Farhad Manjoo writes about the effectiveness of text messaging in political campaigning:
Political scientists have run dozens of such studies during the past few years, and the work has led to what you might call the central tenet of voter mobilization: Personal appeals work better than impersonal ones. Having campaign volunteers visit voters door-to-door is the “gold standard” of voter mobilization efforts, Green and Gerber write. On average, the tactic produces one vote for every 14 people contacted. The next-most-effective way to reach voters is to have live, human volunteers call them on the phone to chat: This tactic produces one new vote for every 38 people contacted. Other efforts are nearly worthless. Paying human telemarketers to call voters produces one vote for every 180 people contacted. Sending people nonpartisan get-out-the-vote mailers will yield one vote per 200 contacts. (A partisan mailer is even less effective.)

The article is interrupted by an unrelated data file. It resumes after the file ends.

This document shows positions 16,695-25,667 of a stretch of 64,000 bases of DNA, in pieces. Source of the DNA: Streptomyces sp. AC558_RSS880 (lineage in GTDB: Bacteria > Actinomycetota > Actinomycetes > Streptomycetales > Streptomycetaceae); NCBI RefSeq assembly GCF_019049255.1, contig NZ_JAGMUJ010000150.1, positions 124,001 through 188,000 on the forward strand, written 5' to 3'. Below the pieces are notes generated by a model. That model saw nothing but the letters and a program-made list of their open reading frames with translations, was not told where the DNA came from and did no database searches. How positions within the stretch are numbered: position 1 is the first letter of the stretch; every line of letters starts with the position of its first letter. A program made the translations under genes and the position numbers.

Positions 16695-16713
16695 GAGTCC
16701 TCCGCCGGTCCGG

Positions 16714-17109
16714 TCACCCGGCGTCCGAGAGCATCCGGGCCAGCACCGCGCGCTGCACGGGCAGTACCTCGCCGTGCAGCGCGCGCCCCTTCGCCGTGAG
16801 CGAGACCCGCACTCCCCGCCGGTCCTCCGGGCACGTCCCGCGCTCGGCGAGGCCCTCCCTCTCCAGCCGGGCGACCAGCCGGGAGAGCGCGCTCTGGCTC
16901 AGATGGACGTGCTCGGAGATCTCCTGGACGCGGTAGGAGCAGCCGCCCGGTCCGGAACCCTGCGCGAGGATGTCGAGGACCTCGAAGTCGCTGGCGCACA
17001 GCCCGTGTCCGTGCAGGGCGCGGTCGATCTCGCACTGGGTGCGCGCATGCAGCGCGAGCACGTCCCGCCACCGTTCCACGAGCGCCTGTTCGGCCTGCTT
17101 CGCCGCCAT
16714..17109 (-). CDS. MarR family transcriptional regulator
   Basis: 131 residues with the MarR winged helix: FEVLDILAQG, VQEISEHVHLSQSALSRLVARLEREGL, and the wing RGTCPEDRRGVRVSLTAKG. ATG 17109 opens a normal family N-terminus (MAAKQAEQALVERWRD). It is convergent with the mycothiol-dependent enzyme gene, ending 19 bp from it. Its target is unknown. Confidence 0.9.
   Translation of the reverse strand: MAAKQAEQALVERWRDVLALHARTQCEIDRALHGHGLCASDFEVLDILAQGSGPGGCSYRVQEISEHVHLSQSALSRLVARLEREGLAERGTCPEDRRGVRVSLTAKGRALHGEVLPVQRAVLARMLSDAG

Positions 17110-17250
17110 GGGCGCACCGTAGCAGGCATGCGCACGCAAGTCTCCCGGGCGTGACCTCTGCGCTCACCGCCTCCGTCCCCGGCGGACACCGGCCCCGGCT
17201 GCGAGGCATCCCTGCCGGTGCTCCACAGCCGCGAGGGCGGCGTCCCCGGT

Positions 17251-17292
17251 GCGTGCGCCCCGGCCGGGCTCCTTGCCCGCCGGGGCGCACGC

These findings create an obvious difficulty for campaigns: It’s expensive and time-consuming to run the kind of personal mobilization efforts that science shows work best. Green and Gerber estimate that a door-canvassing operation costs $16 per hour, with six voters contacted each hour; if you convince one of every 14 voters you canvass, you’re paying $29 for each new voter. A volunteer phone bank operation will run you even more—$38 per acquired voter. This is the wondrous thing about text-messaging: Studies show that text-based get-out-the-vote appeals win one voter for every 25 people contacted. That’s nearly as effective as door-canvassing, but it’s much, much cheaper. Text messages cost about 6 cents per contact—only $1.50 per new voter.
We can assume the calculation is similar when selling things other than political candidates as well.